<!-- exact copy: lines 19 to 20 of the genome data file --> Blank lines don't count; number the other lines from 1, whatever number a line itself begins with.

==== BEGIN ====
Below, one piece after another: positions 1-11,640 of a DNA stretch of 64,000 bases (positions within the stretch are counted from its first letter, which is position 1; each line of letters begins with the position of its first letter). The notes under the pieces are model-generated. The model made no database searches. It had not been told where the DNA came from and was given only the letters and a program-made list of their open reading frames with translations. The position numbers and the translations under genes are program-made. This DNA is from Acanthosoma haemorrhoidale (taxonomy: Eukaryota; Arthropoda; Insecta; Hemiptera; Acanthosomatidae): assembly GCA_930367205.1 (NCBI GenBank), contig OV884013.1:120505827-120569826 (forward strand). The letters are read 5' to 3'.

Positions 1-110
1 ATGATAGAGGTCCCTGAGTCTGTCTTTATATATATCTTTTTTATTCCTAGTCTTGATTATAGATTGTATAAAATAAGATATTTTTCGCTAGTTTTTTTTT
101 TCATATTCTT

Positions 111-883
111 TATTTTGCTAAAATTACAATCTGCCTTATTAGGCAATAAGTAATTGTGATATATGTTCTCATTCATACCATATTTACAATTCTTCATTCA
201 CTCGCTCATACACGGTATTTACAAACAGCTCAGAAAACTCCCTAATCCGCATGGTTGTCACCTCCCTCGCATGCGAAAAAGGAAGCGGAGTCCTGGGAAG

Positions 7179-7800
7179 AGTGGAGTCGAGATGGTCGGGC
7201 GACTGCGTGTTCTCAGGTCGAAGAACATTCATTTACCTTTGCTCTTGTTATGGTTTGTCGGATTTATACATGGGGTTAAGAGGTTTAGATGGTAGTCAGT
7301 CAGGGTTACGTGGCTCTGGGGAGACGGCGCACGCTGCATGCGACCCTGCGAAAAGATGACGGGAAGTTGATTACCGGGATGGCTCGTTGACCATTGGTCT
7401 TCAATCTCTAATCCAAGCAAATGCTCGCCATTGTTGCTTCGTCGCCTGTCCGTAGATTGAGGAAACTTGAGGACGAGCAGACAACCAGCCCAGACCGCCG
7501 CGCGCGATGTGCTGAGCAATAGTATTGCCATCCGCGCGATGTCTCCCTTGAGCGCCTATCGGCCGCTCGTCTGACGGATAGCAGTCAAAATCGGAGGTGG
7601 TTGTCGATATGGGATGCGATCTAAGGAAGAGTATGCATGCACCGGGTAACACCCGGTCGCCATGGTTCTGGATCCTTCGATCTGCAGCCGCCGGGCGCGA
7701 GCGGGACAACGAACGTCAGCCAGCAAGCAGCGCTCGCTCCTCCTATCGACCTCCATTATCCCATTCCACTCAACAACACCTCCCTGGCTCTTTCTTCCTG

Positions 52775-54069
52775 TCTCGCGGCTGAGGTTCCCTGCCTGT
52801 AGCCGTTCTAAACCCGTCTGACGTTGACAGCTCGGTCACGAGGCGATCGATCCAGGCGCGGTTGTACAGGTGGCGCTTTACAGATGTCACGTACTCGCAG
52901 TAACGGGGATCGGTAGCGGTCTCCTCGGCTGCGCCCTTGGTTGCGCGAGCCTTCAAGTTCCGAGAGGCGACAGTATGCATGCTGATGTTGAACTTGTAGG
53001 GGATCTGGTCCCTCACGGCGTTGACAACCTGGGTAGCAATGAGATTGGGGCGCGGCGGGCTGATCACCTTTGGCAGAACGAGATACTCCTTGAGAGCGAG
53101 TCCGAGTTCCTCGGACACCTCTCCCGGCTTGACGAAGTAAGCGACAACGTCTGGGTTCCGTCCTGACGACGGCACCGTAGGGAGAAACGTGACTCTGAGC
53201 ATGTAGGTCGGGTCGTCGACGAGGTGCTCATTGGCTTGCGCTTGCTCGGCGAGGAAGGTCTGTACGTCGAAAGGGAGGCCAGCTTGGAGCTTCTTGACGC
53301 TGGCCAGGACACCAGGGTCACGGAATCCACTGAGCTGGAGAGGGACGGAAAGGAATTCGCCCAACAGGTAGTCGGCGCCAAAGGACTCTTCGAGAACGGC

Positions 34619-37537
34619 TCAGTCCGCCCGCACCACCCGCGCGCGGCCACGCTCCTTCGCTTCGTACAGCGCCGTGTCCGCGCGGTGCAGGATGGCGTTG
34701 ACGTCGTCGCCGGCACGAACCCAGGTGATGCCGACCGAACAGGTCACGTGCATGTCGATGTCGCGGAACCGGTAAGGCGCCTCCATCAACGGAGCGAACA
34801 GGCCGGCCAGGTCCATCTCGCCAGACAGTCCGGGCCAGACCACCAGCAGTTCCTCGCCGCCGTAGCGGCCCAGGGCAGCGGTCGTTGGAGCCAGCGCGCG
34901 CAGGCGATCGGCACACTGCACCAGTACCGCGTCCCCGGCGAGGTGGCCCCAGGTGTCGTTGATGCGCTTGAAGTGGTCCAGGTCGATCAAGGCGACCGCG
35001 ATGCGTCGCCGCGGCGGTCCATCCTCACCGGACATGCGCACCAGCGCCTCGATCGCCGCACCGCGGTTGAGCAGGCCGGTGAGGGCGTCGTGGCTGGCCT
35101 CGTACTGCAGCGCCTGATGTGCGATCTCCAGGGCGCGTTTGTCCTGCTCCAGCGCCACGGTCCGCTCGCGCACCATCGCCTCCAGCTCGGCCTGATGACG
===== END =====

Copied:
52901 TAACGGGGATCGGTAGCGGTCTCCTCGGCTGCGCCCTTGGTTGCGCGAGCCTTCAAGTTCCGAGAGGCGACAGTATGCATGCTGATGTTGAACTTGTAGG
53001 GGATCTGGTCCCTCACGGCGTTGACAACCTGGGTAGCAATGAGATTGGGGCGCGGCGGGCTGATCACCTTTGGCAGAACGAGATACTCCTTGAGAGCGAG